A few months ago I wrote about SeaSmart, a new program/company planning to revolutionize the way livestock is collected and handled, before it ends up in a local retail store. The program was working out extremely well, with an influx of sustainable Papua New Guinea fish to the market every week. The aquaculture portion of the company was on the verge of sending out the first coral frags in the coming months.
Suddenly, at the end of last year, exports from PNG stopped.
It wasn’t until a press release from EcoEZ, (the company that created and managed the Seasmart program), stated that collection and export of livestock was cut off due to cut in funds from the Papua New Guinea Government in the final quarter of 2010. EcoEZ is taking legal action in hopes to recover the money lost, so that operations can continue and fish can begin to make it to the US again.
Shortly after EcoEZ made their statement, the PNG National Fisheries Authority (NFA) made their own, explaining their side of the story. The NFA claims that it ceased funding to the Seasmart program because they did not feel that the performance from EcoEZ was satisfactory. They stated that initially, the program was working out well, which is why the contract was extended. Over time however, EcoEZ began to realize things were not being done as they should have been. Since EcoEZ could not develop a “viable business model”, the obligations in the contract were not met, thus leading to the cut in funding.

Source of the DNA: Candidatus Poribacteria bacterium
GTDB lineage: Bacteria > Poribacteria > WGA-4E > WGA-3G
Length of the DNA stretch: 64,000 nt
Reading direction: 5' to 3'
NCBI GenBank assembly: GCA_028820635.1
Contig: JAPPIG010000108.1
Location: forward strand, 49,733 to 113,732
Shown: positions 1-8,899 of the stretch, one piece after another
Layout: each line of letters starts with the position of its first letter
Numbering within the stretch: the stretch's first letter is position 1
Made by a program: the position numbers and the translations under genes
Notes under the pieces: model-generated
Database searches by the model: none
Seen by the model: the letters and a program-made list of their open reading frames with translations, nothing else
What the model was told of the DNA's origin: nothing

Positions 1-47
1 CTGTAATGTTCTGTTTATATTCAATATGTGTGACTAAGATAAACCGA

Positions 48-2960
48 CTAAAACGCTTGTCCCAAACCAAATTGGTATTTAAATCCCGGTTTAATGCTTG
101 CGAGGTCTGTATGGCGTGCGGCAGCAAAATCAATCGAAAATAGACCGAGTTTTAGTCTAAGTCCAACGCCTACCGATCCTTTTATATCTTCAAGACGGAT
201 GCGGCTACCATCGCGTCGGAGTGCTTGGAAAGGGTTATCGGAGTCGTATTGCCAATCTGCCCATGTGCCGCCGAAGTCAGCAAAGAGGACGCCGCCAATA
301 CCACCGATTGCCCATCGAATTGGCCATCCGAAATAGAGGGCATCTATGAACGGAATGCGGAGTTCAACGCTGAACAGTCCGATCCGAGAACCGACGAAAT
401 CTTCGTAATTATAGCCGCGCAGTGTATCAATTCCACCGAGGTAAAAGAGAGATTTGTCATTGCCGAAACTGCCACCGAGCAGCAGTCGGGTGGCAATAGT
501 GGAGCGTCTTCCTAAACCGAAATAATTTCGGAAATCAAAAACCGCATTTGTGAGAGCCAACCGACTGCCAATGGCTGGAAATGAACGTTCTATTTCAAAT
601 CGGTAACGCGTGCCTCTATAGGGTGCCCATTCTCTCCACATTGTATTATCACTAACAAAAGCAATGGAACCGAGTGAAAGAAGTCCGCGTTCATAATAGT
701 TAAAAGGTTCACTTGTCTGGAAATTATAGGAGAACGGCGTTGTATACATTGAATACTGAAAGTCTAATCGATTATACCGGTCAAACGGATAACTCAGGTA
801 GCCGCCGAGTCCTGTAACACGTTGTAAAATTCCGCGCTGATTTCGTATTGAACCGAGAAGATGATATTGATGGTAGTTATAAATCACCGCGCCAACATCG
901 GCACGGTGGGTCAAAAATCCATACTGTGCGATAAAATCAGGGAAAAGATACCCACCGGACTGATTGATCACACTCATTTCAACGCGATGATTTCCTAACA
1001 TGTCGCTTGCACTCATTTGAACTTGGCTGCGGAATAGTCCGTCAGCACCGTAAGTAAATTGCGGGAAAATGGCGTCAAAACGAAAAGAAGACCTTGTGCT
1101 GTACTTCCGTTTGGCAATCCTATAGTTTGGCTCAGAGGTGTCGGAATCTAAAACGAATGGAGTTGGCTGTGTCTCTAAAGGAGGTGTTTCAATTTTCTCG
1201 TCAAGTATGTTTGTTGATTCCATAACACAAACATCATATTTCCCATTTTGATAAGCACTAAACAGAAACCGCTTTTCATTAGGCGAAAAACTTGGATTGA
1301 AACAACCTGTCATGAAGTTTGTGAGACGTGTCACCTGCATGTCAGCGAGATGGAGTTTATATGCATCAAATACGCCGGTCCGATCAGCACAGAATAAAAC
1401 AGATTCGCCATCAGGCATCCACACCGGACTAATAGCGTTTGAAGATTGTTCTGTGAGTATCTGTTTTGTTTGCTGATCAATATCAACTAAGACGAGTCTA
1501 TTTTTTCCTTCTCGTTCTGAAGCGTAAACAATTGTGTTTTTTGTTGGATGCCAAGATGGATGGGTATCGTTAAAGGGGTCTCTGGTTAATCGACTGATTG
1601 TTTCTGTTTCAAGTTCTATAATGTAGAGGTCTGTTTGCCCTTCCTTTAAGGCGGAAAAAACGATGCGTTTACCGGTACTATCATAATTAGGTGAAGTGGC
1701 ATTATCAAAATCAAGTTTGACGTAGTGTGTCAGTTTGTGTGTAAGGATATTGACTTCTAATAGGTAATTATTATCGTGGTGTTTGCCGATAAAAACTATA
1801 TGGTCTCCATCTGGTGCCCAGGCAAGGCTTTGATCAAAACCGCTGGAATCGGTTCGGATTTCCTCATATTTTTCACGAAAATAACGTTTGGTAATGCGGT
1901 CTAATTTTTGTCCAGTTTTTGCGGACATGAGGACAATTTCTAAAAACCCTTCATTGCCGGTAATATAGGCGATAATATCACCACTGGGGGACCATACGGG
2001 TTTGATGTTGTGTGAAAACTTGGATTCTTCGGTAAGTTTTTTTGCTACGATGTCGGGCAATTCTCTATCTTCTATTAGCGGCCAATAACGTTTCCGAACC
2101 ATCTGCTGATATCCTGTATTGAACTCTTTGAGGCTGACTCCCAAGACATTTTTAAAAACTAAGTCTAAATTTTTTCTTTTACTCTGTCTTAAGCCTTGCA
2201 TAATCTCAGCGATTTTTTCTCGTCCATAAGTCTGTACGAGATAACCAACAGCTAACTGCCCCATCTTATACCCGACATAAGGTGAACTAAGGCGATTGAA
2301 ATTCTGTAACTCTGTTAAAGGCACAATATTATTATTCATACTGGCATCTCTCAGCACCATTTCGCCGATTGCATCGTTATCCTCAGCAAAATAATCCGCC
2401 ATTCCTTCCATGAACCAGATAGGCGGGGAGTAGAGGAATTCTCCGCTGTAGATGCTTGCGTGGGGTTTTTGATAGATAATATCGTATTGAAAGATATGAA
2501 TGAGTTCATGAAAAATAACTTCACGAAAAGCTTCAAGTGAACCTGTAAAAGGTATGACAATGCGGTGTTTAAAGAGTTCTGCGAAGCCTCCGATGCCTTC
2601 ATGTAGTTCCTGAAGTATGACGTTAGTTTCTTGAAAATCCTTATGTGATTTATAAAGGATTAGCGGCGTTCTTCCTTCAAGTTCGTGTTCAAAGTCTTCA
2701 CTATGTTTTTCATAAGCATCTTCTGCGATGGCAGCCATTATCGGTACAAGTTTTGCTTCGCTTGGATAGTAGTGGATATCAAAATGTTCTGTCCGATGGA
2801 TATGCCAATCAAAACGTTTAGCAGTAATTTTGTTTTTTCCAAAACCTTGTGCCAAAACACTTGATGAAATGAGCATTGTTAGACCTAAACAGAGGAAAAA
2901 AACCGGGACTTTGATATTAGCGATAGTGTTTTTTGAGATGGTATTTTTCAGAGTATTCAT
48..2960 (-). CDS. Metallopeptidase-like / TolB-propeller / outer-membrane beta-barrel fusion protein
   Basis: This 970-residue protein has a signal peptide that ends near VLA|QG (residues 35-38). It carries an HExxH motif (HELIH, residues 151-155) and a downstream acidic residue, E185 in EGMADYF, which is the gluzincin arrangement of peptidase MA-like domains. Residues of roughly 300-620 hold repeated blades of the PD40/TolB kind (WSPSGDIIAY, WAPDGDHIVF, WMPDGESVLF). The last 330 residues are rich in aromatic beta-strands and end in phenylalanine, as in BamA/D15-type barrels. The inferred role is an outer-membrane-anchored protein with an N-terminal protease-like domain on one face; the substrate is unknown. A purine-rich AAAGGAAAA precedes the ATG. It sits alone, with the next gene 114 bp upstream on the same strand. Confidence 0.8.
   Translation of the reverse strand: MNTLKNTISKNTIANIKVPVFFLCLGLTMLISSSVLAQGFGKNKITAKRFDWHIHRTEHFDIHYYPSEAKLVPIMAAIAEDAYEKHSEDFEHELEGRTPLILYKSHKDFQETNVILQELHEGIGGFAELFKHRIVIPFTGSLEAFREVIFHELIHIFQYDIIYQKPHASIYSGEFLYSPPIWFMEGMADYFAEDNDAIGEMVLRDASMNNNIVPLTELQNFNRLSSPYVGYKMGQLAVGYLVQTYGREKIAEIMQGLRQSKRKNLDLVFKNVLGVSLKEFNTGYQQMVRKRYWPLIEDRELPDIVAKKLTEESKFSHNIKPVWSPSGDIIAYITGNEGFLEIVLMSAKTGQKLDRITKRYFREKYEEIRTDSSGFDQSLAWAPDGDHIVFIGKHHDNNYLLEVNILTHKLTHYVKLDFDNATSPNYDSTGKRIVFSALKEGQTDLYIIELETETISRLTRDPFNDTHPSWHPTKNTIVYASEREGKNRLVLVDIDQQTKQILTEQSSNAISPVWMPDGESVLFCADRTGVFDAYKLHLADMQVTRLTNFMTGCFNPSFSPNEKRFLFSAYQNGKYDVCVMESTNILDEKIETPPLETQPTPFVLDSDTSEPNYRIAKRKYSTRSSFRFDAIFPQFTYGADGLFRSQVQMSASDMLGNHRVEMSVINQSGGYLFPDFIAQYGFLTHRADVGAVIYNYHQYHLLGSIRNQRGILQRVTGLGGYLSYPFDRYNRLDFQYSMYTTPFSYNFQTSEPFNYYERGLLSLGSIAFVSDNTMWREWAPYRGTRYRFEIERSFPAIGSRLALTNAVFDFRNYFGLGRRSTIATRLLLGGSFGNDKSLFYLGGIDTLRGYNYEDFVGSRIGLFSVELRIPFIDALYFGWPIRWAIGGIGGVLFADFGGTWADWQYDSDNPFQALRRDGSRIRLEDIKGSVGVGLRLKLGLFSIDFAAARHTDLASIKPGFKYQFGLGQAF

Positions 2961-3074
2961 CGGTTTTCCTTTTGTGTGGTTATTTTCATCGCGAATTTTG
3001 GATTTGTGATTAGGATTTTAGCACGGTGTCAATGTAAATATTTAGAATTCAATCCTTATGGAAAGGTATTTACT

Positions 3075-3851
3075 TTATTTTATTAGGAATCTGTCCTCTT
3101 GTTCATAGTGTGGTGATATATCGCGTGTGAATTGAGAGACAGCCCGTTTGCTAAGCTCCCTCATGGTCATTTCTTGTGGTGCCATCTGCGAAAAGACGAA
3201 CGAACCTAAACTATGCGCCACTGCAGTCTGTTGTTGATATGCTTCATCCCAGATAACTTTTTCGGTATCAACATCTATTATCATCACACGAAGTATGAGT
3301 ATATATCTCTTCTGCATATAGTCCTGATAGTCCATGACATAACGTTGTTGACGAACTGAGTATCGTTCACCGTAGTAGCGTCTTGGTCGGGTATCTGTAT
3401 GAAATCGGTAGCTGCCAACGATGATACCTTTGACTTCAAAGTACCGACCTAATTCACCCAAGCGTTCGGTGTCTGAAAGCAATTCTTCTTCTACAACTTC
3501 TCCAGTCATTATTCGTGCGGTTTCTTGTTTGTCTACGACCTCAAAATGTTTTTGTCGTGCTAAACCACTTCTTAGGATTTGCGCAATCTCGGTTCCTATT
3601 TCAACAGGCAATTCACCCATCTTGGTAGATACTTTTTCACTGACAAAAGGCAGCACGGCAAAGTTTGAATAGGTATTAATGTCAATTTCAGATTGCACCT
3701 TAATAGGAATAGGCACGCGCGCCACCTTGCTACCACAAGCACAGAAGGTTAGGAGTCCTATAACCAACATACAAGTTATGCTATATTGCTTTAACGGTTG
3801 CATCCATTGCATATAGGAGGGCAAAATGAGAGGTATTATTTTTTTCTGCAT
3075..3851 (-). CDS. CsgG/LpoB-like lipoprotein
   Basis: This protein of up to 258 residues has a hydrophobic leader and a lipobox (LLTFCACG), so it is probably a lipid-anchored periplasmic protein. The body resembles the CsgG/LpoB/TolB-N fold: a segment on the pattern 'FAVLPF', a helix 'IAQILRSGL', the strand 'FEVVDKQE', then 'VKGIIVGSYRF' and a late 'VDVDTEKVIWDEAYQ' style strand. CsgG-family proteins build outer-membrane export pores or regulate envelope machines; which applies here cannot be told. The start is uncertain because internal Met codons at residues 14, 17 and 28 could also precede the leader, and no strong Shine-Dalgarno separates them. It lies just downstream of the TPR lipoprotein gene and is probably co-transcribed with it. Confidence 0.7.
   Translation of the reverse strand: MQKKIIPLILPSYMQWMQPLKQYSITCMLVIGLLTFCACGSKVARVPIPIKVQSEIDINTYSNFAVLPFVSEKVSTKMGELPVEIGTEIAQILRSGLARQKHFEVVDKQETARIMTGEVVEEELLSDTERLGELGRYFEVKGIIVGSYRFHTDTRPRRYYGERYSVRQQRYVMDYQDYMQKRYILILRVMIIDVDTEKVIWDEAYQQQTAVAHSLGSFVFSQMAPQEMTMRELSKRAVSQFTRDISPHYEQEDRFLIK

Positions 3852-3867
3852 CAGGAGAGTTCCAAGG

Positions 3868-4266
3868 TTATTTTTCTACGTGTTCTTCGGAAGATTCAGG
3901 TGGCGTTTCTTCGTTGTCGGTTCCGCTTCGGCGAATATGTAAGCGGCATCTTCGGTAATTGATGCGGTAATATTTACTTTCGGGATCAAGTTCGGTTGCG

The PNG NFA does not want want to end the Seasmart program, they would like to continue to build the program under their own supervision. Once everything is legally settled, the hope is to keep the current employees and continue as things were before the dispute. Hopefully, we will see the benefits of the coral aquaculture program sometime next year.
We can all hope that everything is settled soon, and Seasmart’s ideas can live on and spread throughout the world. There are many locations around the world where collection practices are sub par, unsustainable and even harmful to the environment. If Seasmart can implement their collection processes in other locations throughout the Indo-Pacific region, tropical reefs may have one less thing to worry about in the future.
Thanks for reading, we’ll be sure to give an update on the situation as it progresses. Hopefully there will be a positive outcome!
Aerial View Port Moresby image referenced from wikipedia and originally posted by Mark Matson